Replace Unity with lubuntu

I was wondering if anyone knows how to remove unity and replace with lubuntu? I have tried to use apt-get install lubuntu-desktop but i cannot be found. I upgraded the repos (apt-get upgrade and also updated). I also found a ppa for lubuntu and added that but no luck (when i go to update its a 404 error when it tries to access the site).

Also I was wondering if this is even worth it in the first place. Unity seems to run somewhat slowly, so I was thinking that since lubuntu was more light weight it might be faster (but I don’t know if there will be issues with some CUDA or openGL stuff down the road).

Any help would be appreciated. Thanks.

Lubuntu is Ubuntu with LXDE as the default desktop. I use XFCE, another light weight desktop.

I think you can install LXDE with simply:

sudo apt-get install lxde

This is what I’ve used to install XFCE:

sudo apt-get install xfce4 xfce4-goodies

You can install as many different desktops you want. Having them installed takes some disk space but nothing more. When logging in using the lightdm login manager, you need to select which desktop you want to use.

Some desktop environments (like Unity) use “composition”, i.e. they render all the windows with OpenGL to a single full screen buffer and then ask X.Org to show it on a screen. That allows all kinds of cool 3D accelerated effects, like having different virtual desktops in the sides of a cube but that of course adds some overhead. XFCE can also do composition but that’s off by default.

Unity lags because CPU when on ondemand governor, doesnt scale properly. It stays on low frequencies even when doing more intensive stuff. You can force cpu on performance governor. I use indicator-cpufreq for that. Useful app.

@kulve does Unity or stock lockscreen get affected in any way if you install xfce? I ask because when I installed KDE, Unity didnt work anymore and I ended up in reflashing system

Thanks for the replies.

@kulve is it possible to uninstall unity while just keeping xfce? If so, how would I remove unity? Also for some reason when I try the “sudo apt-get install lxde” it says package not found (just like with sudo apt-get install lubuntu-desktop (or sudo apt-get install lubuntu-core or sudo apt-get install lubuntu-meta))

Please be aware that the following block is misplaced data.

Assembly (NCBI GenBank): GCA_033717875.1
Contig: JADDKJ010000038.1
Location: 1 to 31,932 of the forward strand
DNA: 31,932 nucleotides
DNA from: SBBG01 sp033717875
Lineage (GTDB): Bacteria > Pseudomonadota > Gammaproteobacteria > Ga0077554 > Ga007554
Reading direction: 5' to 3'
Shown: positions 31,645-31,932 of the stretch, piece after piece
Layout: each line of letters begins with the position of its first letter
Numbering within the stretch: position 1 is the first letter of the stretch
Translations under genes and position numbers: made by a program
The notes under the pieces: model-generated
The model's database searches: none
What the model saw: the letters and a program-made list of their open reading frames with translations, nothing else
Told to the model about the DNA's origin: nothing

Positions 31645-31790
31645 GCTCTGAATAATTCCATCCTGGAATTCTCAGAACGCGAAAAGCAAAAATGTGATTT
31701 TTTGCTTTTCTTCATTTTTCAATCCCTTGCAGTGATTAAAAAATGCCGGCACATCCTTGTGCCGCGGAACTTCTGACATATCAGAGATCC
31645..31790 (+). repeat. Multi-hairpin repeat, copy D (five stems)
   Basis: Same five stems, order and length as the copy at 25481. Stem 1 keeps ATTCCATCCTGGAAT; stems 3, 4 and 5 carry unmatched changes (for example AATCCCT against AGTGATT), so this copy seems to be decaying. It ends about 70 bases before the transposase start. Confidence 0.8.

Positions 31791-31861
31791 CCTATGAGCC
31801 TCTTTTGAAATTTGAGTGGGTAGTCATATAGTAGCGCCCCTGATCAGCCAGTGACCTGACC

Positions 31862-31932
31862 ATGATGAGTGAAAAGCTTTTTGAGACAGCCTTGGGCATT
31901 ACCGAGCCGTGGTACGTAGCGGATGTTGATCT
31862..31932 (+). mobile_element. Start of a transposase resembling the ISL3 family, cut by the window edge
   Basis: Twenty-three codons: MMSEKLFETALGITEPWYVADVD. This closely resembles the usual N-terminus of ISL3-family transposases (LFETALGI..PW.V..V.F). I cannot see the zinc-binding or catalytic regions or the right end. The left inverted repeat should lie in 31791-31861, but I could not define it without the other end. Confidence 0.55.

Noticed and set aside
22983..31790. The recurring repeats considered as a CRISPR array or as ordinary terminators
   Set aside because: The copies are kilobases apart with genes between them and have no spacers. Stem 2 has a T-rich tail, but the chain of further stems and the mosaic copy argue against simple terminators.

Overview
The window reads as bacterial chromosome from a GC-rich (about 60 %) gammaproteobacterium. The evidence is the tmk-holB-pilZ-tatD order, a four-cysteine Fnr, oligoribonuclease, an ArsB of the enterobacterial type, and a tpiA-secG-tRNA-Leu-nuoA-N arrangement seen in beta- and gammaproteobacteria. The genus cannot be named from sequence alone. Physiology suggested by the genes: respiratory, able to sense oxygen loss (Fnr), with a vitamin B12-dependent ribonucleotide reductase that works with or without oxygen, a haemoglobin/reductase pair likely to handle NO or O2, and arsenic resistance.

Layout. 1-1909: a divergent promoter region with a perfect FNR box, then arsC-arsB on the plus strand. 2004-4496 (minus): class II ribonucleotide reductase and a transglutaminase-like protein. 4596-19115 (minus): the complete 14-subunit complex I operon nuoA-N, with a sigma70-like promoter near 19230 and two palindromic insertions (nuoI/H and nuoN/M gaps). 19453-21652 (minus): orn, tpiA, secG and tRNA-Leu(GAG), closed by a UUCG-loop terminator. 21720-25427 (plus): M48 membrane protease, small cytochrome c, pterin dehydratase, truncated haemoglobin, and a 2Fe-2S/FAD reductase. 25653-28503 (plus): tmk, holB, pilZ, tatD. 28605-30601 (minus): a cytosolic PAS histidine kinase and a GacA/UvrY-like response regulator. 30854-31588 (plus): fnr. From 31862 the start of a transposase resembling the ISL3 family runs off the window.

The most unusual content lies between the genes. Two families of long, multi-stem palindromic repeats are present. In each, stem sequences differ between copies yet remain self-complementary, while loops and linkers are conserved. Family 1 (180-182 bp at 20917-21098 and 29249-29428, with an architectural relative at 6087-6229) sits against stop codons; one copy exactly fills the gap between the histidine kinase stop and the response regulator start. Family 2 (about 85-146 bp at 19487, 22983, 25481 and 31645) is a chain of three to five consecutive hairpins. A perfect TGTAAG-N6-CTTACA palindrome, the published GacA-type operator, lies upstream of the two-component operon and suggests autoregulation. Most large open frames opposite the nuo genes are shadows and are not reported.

@MiFx so the indicator-cpu is an app that you run in Unity? Also do you know of a way to permanently fix this? Like is there a library or change in the kernel configuration that would fix this?


You need to edit some file but I dont know which. indicatot-cpufreq runs in any desktop environment. Its just a drop-menu from the top bar in Unity

For some reason it looks like the LXDE is part of the Universe and not the main set. Try enabling the universe and then try installing it again:

sudo add-apt-repository universe
sudo apt-get update
sudo apt-get install lxde

And yes, you should be able to uninstall Unity but I don’t know what all packages comes with it, i.e. what all to uninstall. I think it’s easier to leave them unless you have a reason to remove something specific.

An even better way, IMO:

sudo apt-get install tasksel
sudo tasksel

(One also can select other Ubuntu flavors, Kubuntu, Xubuntu, etc.)

MiFx, thanks so much about the tip about the ondemand govenor not scaling correctly. I am not using indicator-cpufreq and performance drastically improved. Many people have complained about Chromium being sluggish on the Jetson but this definitely solves that problem. Does Nvidia know about the CPU scaling issue?

@derrick313 ondemand scaling is problem even on my Asus Tegra 3 tablet. When I switch from interactive to ondemand, tablet feels very sluggish which is complete opossite from interactive

Checking in with one of our engineers, switching the performance governor from “ondemand” to “performance” may not be the best way to reduce the sluggishness. While it does improve performance, it does so by setting the CPU frequency to the highest available, leading to high power consumption and CPU temperatures.

An alternative way to increase performance is to reduce the ondemand governor sampling rate from 300ms to 30ms. Here’s the commands to do so:

$ sudo chmod 666 /sys/devices/system/cpu/cpufreq/ondemand/sampling_rate
$ sudo echo -n 30000 > /sys/devices/system/cpu/cpufreq/ondemand/sampling_rate

You can also modify /etc/init.d/ondemand to change the sampling_rate file when system boots up:

    start-stop-daemon --start --background --exec /etc/init.d/ondemand -- background
    sleep 60 # probably enough time for desktop login

    [ -f $AVAILABLE ] || exit 0
    read governors < $AVAILABLE
    case $governors in
            exit 0

    for CPUFREQ in /sys/devices/system/cpu/cpu*/cpufreq/scaling_governor
        [ -f $CPUFREQ ] || continue
        echo -n $GOVERNOR > $CPUFREQ
    if [ -e /sys/devices/system/cpu/cpufreq/ondemand/sampling_rate ]; then
echo -n 30000 > /sys/devices/system/cpu/cpufreq/ondemand/sampling_rate

We are planning to fix this ondemand governor performance issue in a future L4T release.

@ctichenor Thanks for that :) (about high temperatures when using performance, I can say that they are well below 40C with stock cooling and room temp of 22)